I really like these kitchen garden planners from Gardener’s Supply. Great ideas here:
Tag Archives: raised bed
There are so many great sources out there already on the topic of building a raised bed. I just wanted to share the sources I’ve used to create two raised beds in my own garden:
Ree Drummond explains how her ranch hand friend built raised beds for her garden, there are lots of pictures and if this tutorial is guilty of anything it might be overexplaining. But for someone like me, these directions are perfect–and I love Ree’s sense of humor.
We use the formula for Mel’s Mix as explained on the Square Foot Gardening website: 1/3 compost, 1/3 peat moss, 1/3 vermiculite. There is no soil in our raised beds.
In 2009, I planted parsley, chives, dill, sage, rosemary, thyme, lavender, oregano and basil in the raised bed. All grew, though some did better than others. The rosemary never grew taller than six inches, and remained thin. The dill did fine for a few weeks but seemed to go to seed very quickly, and since I did not sow a second or third crop we didn’t have any by the time other veggies were ready to harvest.
Overall, I was pleased with the abundance of parsley, chives, sage, lavender and oregano. That summer I came to know the herb garden and all of it’s smells and flavors.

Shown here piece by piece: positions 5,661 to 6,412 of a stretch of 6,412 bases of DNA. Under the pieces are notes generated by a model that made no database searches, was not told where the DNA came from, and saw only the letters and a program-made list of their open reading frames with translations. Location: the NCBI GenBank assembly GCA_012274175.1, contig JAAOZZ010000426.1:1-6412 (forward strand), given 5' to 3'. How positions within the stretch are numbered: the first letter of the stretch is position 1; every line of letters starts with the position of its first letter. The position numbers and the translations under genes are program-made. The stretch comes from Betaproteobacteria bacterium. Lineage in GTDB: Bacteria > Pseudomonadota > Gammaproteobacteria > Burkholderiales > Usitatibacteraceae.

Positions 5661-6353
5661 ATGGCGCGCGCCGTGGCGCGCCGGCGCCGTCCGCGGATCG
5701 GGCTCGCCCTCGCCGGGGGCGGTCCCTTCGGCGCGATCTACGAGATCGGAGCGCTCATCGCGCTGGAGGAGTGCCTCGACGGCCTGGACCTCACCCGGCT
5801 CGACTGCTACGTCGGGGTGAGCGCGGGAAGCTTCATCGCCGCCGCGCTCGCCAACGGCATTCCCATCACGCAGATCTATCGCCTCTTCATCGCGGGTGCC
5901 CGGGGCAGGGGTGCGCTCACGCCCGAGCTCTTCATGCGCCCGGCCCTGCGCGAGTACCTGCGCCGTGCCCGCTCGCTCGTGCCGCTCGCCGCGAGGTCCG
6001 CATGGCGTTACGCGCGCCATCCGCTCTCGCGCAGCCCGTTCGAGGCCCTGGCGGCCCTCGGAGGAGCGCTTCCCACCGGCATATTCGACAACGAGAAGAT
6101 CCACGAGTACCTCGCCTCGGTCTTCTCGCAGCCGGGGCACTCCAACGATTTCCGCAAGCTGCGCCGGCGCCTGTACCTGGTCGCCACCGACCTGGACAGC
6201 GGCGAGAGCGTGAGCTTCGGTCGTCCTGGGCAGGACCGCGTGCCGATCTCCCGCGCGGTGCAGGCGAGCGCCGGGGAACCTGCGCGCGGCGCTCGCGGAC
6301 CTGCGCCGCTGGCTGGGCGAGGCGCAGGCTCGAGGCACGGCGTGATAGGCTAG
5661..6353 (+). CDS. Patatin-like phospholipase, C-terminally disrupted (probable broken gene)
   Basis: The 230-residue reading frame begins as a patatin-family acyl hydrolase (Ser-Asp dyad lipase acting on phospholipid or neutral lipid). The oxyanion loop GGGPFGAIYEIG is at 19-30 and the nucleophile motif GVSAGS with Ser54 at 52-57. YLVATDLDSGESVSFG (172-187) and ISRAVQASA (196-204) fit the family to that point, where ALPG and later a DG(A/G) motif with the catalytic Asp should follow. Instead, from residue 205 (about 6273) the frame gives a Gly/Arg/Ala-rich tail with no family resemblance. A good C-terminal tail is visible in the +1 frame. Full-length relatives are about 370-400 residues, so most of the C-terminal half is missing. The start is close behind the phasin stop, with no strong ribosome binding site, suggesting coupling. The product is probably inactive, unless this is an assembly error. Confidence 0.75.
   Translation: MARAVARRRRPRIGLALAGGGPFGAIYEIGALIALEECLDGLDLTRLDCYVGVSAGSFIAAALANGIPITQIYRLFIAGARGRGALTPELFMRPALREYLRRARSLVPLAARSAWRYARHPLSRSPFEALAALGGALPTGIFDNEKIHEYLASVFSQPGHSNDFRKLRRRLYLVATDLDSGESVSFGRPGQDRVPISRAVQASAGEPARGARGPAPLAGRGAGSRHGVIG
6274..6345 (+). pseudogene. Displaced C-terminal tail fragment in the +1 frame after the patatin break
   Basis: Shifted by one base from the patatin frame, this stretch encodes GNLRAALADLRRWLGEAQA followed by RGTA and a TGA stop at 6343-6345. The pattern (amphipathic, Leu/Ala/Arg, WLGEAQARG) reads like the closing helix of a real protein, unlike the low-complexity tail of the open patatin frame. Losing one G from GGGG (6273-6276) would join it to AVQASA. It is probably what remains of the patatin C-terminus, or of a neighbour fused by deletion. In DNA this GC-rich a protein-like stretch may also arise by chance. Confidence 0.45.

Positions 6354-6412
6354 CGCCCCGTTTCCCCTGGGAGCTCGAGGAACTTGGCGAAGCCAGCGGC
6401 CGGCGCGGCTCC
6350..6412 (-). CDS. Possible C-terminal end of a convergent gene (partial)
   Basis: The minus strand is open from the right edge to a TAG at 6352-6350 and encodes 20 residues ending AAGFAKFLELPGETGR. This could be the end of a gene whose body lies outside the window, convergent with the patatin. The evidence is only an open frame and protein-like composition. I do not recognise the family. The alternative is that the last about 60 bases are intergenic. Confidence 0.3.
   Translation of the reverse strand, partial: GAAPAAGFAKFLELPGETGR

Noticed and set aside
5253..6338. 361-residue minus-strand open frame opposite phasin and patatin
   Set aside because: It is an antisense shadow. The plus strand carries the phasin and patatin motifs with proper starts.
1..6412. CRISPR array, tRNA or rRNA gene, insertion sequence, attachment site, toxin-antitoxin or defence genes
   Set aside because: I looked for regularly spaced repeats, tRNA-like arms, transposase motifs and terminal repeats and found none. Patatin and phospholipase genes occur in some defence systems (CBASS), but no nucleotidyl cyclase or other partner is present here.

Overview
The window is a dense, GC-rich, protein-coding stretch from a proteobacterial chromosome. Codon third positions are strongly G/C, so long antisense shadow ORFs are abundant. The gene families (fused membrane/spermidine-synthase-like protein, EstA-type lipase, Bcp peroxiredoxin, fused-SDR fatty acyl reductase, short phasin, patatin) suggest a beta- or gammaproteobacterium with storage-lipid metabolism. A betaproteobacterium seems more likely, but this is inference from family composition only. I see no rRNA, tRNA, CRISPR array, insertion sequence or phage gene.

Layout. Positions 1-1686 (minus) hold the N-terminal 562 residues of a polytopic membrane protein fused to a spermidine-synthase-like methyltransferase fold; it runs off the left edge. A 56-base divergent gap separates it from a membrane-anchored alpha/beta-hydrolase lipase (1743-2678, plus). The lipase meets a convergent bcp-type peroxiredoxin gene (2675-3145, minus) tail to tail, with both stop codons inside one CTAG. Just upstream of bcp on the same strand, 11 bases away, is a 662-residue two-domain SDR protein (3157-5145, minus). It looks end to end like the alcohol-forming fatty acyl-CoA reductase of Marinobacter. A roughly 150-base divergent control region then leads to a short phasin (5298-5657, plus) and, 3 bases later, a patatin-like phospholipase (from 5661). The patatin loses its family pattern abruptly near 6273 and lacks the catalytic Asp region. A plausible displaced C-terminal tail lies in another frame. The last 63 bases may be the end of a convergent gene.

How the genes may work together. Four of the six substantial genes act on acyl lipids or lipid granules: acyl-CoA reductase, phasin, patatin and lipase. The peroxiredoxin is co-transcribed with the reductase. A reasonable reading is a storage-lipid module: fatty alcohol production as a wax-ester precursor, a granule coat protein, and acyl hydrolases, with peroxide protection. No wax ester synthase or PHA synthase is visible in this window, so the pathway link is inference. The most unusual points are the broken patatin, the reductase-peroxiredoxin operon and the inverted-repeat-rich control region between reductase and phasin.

But it was the following year in which the herb garden really came into it’s own. Early spring saw chives shooting up through the snow. Soon after, tiny green leaves began to grow on what looked like dead wood of thyme, oregano, sage and lavender.
Rosemary and parsley did not survive the winter. It’s just as well. I found a new spot in the bed for the parsley and moved rosemary to a pot where it has been much happier. Now the rosemary can come inside with me for the winter and be used in winter soups and sauces.
Year two was one of pruning back. The sage became huge, almost tree-like in the way it became thick and woody, stems reaching all over the place. Chives needed constant cutting. In fact, by the end of the season I removed three plants, knowing I wouldn’t need them next year. This could free up space for something new.
The best part of the herbs’ second year was the beautiful flowers. All edible, all beautiful. And they attracted the most interesting insects and butterflies to our garden. I can’t wait till next year when the flower show begins again.
I wonder what the herb garden will look like in its’ third year? Will it overgrow its small space? Will plants come back just as healthy? Will I need to replant anything? I especially wonder about that parsley. Biennial, it should come back this spring if conditions are right.
Time will tell how the herb garden will grow. After two years with it, I know this: I’ll never have a home without an herb garden again. Herbs brighten up our food, look and smell great in the garden and are a conversation piece for guests to our home. They attract butterflies and hummingbirds. My kids can’t help but grab an herb and munch on it while they play outside. We’ve come to appreciate our herb garden more than we could have imagined when we first set out. I simply love my herb garden.